4. ^ Cain, Peter (2001). British Imperialism: 1688–2000. 2nd ed. Longman. p. 285. 
  5. ^ Metcalf, Ideologies of the Raj, P50
  6. ^ Peter, Cain (2001). British Imperialism: 1688–2000. 2nd ed. Longman. pp. 286–88. 
  7. ^ Stockwell, Sarah (2008). The British Empire: Themes and Perspectives. Wiley-Blackwell. p. 141. 
  8. ^ a b Stockwell, Sarah (2008). The British Empire: Themes and Perspectives. Wiley-Blackwell. p. 12. 
  9. ^ Smith, Simon (1998). British Imperialism 1750–1970. Cambridge University Press. p. 56. 
  10. ^ Keay, John. India: A History. Grove Press Books, distributed by Publishers Group West. United States: 2000 ISBN 0-8021-3797-0, p. 433.
  11. ^ Lange, Matthew (2009). Lineages of Despotism and Development: British Colonialism and State Power. University of Chicago Press. p. 24. 
  12. ^ Cain, Peter (2001). British Imperialism: 1688–2000. 2nd ed. Longman. pp. 287–88. 
  13. ^ Lewis, Martin Deming (1965). The British in India: Imperialism or Trusteeship?. D.C. Heath and Company. p. 73. 
  14. ^ Smith, Simon (1998). British Imperialism 1750–1970. Cambridge University Press. p. 55. 
  15. ^ a b c Lange, Matthew (2009). Lineages of Despotism and Development: British Colonialism and State Power. University of Chicago Press. p. 4. 
  16. ^ a b Lange, Matthew (2009). Lineages of Despotism and Development: British Colonialism and State Power. University of Chicago Press. p. 5. 
  17. ^ a b Lange, Matthew (2009). Lineages of Despotism and Development: British Colonialism and State Power. University of Chicago Press. p. 177. 
  18. ^ Hopkirk, Peter (1992). The Great Game: The Struggle for Empire in Central Asia. Kodansha International. p. 133. 
  19. ^ Hopkirk, Peter (1992). The Great Game: The Struggle for Empire in Central Asia. Kodansha International. p. 282. 
  20. ^ a b c Smith, Simon (1998). British Imperialism 1750–1970. Cambridge University Press. p. 53. 
  21. ^ Hopkirk, Peter (1992). The Great Game: The Struggle for Empire in Central Asia. Kodansha International. p. 5. 
  22. ^ Hopkirk, Peter (1992). The Great Game: The Struggle for Empire in Central Asia. Kodansha International. p. 330. 
  23. ^ Hopkirk, Peter (1992). The Great Game: The Struggle for Empire in Central Asia. Kodansha International. p. 422.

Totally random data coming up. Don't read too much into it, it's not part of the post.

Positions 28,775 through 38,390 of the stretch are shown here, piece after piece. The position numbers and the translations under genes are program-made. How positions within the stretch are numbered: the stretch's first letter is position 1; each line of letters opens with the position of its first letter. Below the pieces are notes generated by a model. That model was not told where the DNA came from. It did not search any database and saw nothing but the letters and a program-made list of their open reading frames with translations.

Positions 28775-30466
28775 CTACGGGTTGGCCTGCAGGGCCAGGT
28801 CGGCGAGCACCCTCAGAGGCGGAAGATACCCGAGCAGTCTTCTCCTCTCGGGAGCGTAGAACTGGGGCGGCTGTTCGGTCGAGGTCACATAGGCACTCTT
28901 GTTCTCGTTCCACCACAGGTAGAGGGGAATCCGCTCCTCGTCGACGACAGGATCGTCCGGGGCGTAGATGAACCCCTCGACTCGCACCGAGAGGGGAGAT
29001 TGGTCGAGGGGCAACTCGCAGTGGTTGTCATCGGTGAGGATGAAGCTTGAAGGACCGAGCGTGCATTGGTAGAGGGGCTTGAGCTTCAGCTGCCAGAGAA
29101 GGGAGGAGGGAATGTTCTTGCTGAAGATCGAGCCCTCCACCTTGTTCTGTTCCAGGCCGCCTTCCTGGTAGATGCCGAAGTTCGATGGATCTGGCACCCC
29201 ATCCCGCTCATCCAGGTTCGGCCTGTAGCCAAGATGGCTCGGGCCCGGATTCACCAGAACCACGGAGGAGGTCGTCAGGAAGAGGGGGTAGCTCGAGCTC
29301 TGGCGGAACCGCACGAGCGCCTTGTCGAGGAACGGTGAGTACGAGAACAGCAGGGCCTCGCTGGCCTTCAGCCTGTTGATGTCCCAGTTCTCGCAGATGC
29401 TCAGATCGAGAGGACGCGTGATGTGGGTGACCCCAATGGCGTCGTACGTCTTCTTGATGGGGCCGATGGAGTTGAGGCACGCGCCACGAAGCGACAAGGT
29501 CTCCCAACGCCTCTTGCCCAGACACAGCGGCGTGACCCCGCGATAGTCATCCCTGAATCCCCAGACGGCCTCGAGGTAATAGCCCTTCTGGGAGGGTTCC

24. ^ Hopkirk, Peter (1992). The Great Game: The Struggle for Empire in Central Asia. Kodansha International. p. 228. 
  25. ^ Smith, Simon (1998). British Imperialism 1750–1970. Cambridge University Press. p. 51. 
  26. ^ a b Stockwell, Sarah (2008). The British Empire: Themes and Perspectives. Wiley-Blackwell. p. 6. 
  27. ^ Embree, Ainslie (1963). 1857 in India Mutiny or War of Independence?. D.C. Heath and Company. p. 25. 
  28. ^ Stockwell, Sarah (2008). The British Empire: Themes and Perspectives. Wiley-Blackwell. p. 138. 
  29. ^ Lewis, Martin Deming (1965). The British in India: Imperialism or Trusteeship?. D.C. Heath and Company. p. 81. 
  30. ^ Lewis, Martin Deming (1965). The British in India: Imperialism or Trusteeship?. D.C Heath and Company. p. 83. 
  31. ^ Stockwell, Sarah (2008). The British Empire: Themes and Perspectives. Wiley-Blackwell. p. 11. 
  32. ^ a b Lewis, Martin Deming (1965). The British in India: Imperialism or Trusteeship?. D.C. Heath and Company. p. 13. 
  33. ^ Hopkirk, Peter (1992). The Great Game: The Struggle for Empire in Central Asia. Kodansha International. pp. 1–2. 
  34. ^ Hopkirk, Peter (1992). The Great Game: The Struggle for Empire in Central Asia. Kodansha International. pp. 289–92. 
  35. ^ Hopkirk, Peter (1992). The Great Game: The Struggle for Empire in Central Asia. Kodansha International. p. 292. 
  36. ^ Embree, Ainslie (1963). 1857 in India Mutiny or War of Independence?. D.C. Heath and Company. p. 22. 
  37. ^ a b Hopkirk, Peter (1992). The Great Game: The Struggle for Empire in Central Asia. Kodansha International. p. 363. 
  38. ^ Hopkirk, Peter (1992). The Great Game: The Struggle for Empire in Central Asia. Kodansha International. pp. 362–64. 
  39. ^ Hopkirk, Peter (1992). The Great Game: The Struggle for Empire in Central Asia. Kodansha International. p. 364.